Abundance, Scarcity and Keeping Donors' Faith
We’ve all been there. The absolute perfect potential investor is now within our reach. We’ve been practicing Principle 5 of The Eight Principles, “Work From the Inside Out,” with religious fervor. And now it’s paying off.
There’s just one hurdle.
It seems this “perfect” donor to our cause—serious interest, serious values-match and serious resources—has a keeper. That keeper sees this donor as proprietary. That is—his property.
Whenever Sara is out and about among the charitable community, Jim is right at her heels, and whispering in her ear. “Remember your loyalty.” And, “I’m the one you can trust.” He might also add, “I’m the most bang for your buck.”
This very situation recently played out right before my eyes.
Bill is in the midst of a major campaign for a new facility that is directly in line with Sara’s heartfelt—and lifelong—interest. Bill’s organization is in the community where Sara has been expressing an interest to get more involved.
Jim (Sara’s keeper) is the director of a foundation to which Sara has been very generous. She’s established a center of excellence for Jim’s foundation all on her own. Who can blame Jim for feeling a bit protective? The problem is, such a stance comes straight out of scarcity.
You know it. It’s the place where those bats fly out of. Its anthem? “If you get yours, I won’t get mine.”
You know this is disrespectful to the donor. There’s no integrity here. And let’s face it, this attitude doesn’t do your cause any good, either.
The question: How do you counteract this while keeping faith with the donor? After all, you don’t want to simply take the keeper’s place.
No, you really don’t!
You truly want to give Sara the freedom to invest where she wants. You just want to give her the opportunity to see your organization and learn what it offers—without Jim hovering and whispering.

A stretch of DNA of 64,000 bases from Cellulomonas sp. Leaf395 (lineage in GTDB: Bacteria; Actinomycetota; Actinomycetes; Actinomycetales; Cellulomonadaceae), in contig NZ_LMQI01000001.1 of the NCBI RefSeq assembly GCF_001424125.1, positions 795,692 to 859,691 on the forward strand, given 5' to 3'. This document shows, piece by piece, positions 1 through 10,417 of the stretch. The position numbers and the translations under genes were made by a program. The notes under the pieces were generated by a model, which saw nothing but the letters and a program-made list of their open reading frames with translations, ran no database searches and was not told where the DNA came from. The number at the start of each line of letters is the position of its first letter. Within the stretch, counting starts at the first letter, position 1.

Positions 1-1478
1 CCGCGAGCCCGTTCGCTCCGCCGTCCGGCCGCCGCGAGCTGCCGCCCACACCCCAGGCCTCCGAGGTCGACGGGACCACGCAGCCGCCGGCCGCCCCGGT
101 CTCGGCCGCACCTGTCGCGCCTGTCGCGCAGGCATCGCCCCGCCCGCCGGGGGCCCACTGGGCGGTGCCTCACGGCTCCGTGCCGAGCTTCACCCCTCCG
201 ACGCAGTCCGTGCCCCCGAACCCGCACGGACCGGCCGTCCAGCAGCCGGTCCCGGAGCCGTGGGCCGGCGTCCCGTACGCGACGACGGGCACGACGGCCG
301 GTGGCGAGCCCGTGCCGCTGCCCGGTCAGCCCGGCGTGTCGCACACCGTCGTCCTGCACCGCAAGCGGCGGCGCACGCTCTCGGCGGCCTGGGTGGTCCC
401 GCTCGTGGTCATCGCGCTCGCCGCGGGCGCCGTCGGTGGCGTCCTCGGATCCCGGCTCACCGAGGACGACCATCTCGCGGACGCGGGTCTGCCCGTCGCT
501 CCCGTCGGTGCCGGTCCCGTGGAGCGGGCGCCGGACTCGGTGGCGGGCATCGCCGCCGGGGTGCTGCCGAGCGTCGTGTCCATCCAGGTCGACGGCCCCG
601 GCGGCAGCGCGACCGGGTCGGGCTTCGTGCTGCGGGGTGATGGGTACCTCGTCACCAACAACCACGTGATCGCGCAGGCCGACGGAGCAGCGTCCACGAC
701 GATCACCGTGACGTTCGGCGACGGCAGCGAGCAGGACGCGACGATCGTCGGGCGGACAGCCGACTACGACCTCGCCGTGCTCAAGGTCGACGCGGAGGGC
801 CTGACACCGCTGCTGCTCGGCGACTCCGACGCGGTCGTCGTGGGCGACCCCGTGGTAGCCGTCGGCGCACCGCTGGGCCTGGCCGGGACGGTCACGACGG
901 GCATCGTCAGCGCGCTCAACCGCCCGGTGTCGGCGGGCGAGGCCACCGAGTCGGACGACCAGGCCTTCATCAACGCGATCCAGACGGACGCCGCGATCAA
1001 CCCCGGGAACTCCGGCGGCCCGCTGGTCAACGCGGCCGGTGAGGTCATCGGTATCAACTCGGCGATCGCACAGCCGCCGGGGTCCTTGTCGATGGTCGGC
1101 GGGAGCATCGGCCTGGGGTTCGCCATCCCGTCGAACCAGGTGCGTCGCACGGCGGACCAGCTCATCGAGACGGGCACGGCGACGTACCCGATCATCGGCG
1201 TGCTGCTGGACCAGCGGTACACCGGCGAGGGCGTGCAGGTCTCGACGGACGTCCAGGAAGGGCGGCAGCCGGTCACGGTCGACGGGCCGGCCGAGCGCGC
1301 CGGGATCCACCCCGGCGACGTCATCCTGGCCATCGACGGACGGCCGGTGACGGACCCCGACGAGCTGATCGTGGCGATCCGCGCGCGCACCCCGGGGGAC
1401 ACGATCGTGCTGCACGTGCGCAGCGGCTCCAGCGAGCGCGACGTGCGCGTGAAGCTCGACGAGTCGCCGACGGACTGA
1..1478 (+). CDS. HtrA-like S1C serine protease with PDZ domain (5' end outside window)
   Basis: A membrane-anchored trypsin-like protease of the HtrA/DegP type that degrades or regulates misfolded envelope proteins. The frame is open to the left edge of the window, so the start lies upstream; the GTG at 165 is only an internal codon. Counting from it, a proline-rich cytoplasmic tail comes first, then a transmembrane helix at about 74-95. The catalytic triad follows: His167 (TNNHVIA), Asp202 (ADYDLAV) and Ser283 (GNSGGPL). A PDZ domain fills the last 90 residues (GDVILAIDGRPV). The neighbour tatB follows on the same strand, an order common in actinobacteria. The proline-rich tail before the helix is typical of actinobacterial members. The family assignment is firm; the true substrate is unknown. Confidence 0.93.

Bill is a great guy. He has instincts that are almost always right on. And so they were in this case. He did what might seem to be counterintuitive. He didn’t phone Sara and try to get his proverbial foot in the door.
Instead, he phoned Jim, the keeper. Wow. That took guts.
Bill explained to Jim that it was in his interest to give Sara the freedom of attending an upcoming awareness meeting for Bill’s campaign without Jim tagging along.
Because Bill had no intention of “moving in” on Sara. He simply wanted Sara to have the opportunity to learn more about his campaign.
It is for a facility, which is also in line with the mission of Jim’s foundation.
Think abundance, here.
Bill’s phone call came so out of the blue that it set Jim completely off balance.
Hmm. Why not?
“Sure,” said Jim. “That sounds good. I’ll even encourage Sara to attend. I know the host is a good friend of hers.”
Will this approach work every time? No. But it will give you the best chance of reaching Sara—today and tomorrow.
The bottom line: Think abundance, and practice it. Doing so can often turn the tables on those who think otherwise.
Success is waiting. Go out there and achieve it.
Larry believes in the power of relationships and the power of philanthropy to create a better place and transform lives.
Larry is the founder of The Eight Principles. His mission is to give nonprofits and philanthropists alike the opportunity to achieve their shared visions. With more than 25 years of experience in charitable fundraising and philanthropy, Larry knows that financial sustainability and scalability is possible for any nonprofit organization or charitable cause and is dependent on neither size nor resources but instead with the commitment to create a shared vision.
Larry is the author of the award-wining book, "The Eight Principles of Sustainable Fundraising." He is the Association of Fundraising Professionals' 2010 Outstanding Development Executive and has ranked in the Top 15 Fundraising Consultants in the United States by the Wall Street Business Network.
Larry is the creator of the revolutionary online fundraising training platform, The Oracle League.
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